For example: I grew up in a nuclear family (father, mother, children) with the closest relatives living very far away. I was encouraged to aspire to great educational and career heights. I grew up in cosmopolitan city and went to Federal Government Colleges where I was detribalised. Then I became a Christian who takes the Bible seriously and lives by the doctrine espoused in it.

A young man who wants to marry a Yoruba girl sees me and decides I'm suitable wife material. His family may insist that he should marry from within their tribe.

Read: 10 Relationship Realities for men

Am I truly a Yoruba woman in the sense that he wants? We cannot immediately say until we know what his actual expectations are.

Read: 7 Relationship Realities for women

On the contrary, 40, 50 years ago, if a Yoruba man wanted to marry a Yoruba woman their context was mutually understood by both of them. This is because, they grew up in the same environment, shared communal experiences and exposure.

So approaching marriage without adequate understanding of and preparations to meet the basic requirements for long term relationships is perhaps the reason inter-ethnic marriages have problems.

Some questions that intending and even already married couples in ALL marriages should ask are:

1. Is our definition and understanding of marriage aligned?
2. Do we know and understand each other's expectations in marriage? Have we discussed and harmonised those expectations?
3. Where our expectations vary, what are we doing about them?
4. What paradigms have we brought to marriage from our backgrounds, life experiences and exposure? Are these paradigms beneficial to a marital relationship?

Read: Single at 25: What you should know 

Couples considering inter-ethnic marriages or those already in them should ask themselves these additional questions:
1. What are some of the traits of your partner’s ethnic group that you are apprehensive about and have difficulty adjusting to?

2. What are some of the interactions between your ethnic groups that have had negative impact on the psyche of your partner’s ethnic group? How have your individual families internalised and/or dealt with those negative impacts?

3. How will you respond to and cope with the stress that accompanies moving out of the comfort zone of your ethnic group and adjusting to the ethnic group of your spouse? Both men and women need to think hard about this because, even though the woman moves to join her husband in his ethnic group, the man also has to relate with his wife’s people who will continue to live in their own ethnic space.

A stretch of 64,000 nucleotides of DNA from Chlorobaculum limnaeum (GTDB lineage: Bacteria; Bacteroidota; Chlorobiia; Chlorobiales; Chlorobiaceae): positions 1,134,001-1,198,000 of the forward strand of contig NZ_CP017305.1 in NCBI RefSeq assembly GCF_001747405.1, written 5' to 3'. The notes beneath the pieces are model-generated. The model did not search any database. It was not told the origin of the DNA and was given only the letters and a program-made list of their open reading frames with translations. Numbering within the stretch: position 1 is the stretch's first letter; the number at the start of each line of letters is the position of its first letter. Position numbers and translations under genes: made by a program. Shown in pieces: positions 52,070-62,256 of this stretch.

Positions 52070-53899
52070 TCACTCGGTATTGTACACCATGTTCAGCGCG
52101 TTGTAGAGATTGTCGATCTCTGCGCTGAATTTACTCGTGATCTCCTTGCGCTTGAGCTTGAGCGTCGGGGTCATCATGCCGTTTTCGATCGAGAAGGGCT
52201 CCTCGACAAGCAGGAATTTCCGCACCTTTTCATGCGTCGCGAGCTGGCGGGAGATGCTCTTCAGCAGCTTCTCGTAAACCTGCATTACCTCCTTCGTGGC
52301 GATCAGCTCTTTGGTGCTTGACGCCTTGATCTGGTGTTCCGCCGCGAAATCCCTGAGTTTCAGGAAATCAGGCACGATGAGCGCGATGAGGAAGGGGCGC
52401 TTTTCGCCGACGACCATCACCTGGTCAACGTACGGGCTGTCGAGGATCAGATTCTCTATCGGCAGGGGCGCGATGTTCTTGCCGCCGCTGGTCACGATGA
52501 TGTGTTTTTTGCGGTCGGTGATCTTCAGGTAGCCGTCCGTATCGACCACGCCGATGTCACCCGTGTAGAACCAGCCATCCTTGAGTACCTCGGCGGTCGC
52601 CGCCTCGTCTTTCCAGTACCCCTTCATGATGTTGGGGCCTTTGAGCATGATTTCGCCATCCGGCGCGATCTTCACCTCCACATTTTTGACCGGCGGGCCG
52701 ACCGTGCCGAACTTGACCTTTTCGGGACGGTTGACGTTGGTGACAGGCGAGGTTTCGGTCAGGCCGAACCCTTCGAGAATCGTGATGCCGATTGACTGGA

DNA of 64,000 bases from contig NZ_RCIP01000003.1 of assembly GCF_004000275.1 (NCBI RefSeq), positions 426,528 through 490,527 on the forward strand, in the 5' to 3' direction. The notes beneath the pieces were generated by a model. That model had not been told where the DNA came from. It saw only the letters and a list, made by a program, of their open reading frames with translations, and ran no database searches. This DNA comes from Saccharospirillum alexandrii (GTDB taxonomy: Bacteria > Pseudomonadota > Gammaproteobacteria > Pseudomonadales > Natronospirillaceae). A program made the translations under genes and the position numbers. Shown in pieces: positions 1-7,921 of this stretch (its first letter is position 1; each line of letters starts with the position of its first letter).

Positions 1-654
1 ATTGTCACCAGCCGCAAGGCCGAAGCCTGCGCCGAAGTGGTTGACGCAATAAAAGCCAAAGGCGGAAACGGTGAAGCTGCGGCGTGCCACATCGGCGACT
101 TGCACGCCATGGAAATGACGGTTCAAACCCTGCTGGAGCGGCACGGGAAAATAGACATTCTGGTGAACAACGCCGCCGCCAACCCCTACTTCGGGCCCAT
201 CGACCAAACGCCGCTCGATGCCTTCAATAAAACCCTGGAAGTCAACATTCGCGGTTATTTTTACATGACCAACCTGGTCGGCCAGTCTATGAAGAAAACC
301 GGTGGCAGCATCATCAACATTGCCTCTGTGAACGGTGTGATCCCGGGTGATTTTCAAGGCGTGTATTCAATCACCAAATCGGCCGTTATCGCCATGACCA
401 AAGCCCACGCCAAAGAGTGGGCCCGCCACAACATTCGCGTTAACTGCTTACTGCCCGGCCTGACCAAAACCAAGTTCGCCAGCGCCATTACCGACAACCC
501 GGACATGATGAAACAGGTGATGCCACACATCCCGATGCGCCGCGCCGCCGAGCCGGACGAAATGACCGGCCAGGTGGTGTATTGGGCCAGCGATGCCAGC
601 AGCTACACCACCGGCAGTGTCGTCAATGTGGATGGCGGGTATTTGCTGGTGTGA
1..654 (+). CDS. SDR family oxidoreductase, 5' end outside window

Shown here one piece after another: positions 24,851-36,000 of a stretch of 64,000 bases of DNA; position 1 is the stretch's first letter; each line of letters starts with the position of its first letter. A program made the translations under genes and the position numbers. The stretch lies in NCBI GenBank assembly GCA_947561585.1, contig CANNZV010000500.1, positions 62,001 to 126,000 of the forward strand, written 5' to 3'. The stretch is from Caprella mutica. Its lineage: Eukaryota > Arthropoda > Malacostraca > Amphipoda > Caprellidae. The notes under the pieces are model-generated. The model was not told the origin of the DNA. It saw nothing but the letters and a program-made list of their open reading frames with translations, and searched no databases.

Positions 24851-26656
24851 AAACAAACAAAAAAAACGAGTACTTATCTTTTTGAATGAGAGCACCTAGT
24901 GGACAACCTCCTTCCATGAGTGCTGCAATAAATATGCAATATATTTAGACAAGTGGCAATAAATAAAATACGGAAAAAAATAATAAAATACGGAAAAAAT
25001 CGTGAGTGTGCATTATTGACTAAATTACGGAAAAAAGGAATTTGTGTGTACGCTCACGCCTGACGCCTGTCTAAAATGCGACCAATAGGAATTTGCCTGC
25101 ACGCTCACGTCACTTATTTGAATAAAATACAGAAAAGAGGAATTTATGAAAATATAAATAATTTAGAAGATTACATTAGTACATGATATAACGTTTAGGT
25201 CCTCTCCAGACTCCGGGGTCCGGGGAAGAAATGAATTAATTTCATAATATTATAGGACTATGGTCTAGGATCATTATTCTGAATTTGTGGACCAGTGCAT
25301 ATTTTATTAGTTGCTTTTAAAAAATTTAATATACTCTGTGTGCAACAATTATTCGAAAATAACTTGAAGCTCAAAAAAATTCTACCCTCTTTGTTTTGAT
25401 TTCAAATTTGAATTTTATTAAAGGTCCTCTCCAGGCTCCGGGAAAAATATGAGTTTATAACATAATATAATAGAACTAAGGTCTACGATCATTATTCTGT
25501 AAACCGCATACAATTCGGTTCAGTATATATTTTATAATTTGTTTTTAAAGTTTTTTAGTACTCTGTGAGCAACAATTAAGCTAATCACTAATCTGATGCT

4. What will be the attributes of culture of the new family that you and your partner will build?

No matter how well adjusted partners are, the reality is prior to the time they get married they have lived largely different lives. Conflict is inevitable because of this.

Their understanding of this and preparation to handle it may well be the deciding factor in whether the marriage succeeds or ends in divorce.

 Actually conflict is not a bad thing. Rather it is a signal that a couple think dfferently on an issue that is very important to the two of them. 

Having good conflict resolution skills and communication skills is what couples need.

Having laid this foundation, I will look at the pros and cons of inter-ethnic marriages.

In practice as I explained earlier, inter-ethnic marriages are not significantly different from marriages where the couple are from the same ethnic group. This is 
because today, by the time a person gets married, they have lived in and experienced a number of differing cultures which greatly impacts their worldviews and perspectives about life

Pros of Inter-Ethnic Marriages

1. The most significant pro for inter-ethnic marriages is that it often strengthens the resolve of the couple to make their marriage work. Usually in order to overcome the objections that their family and friends raise, 
they address the issues that can cause stress and adopt a united front. They also don’t want the naysayers to say “We told you so.” if their marriage should fail.

2. Couples who succeed in inter-ethnic marriages grow as individuals and support each other.

3. Couples are more open minded about things that they are not familiar and are willing to explore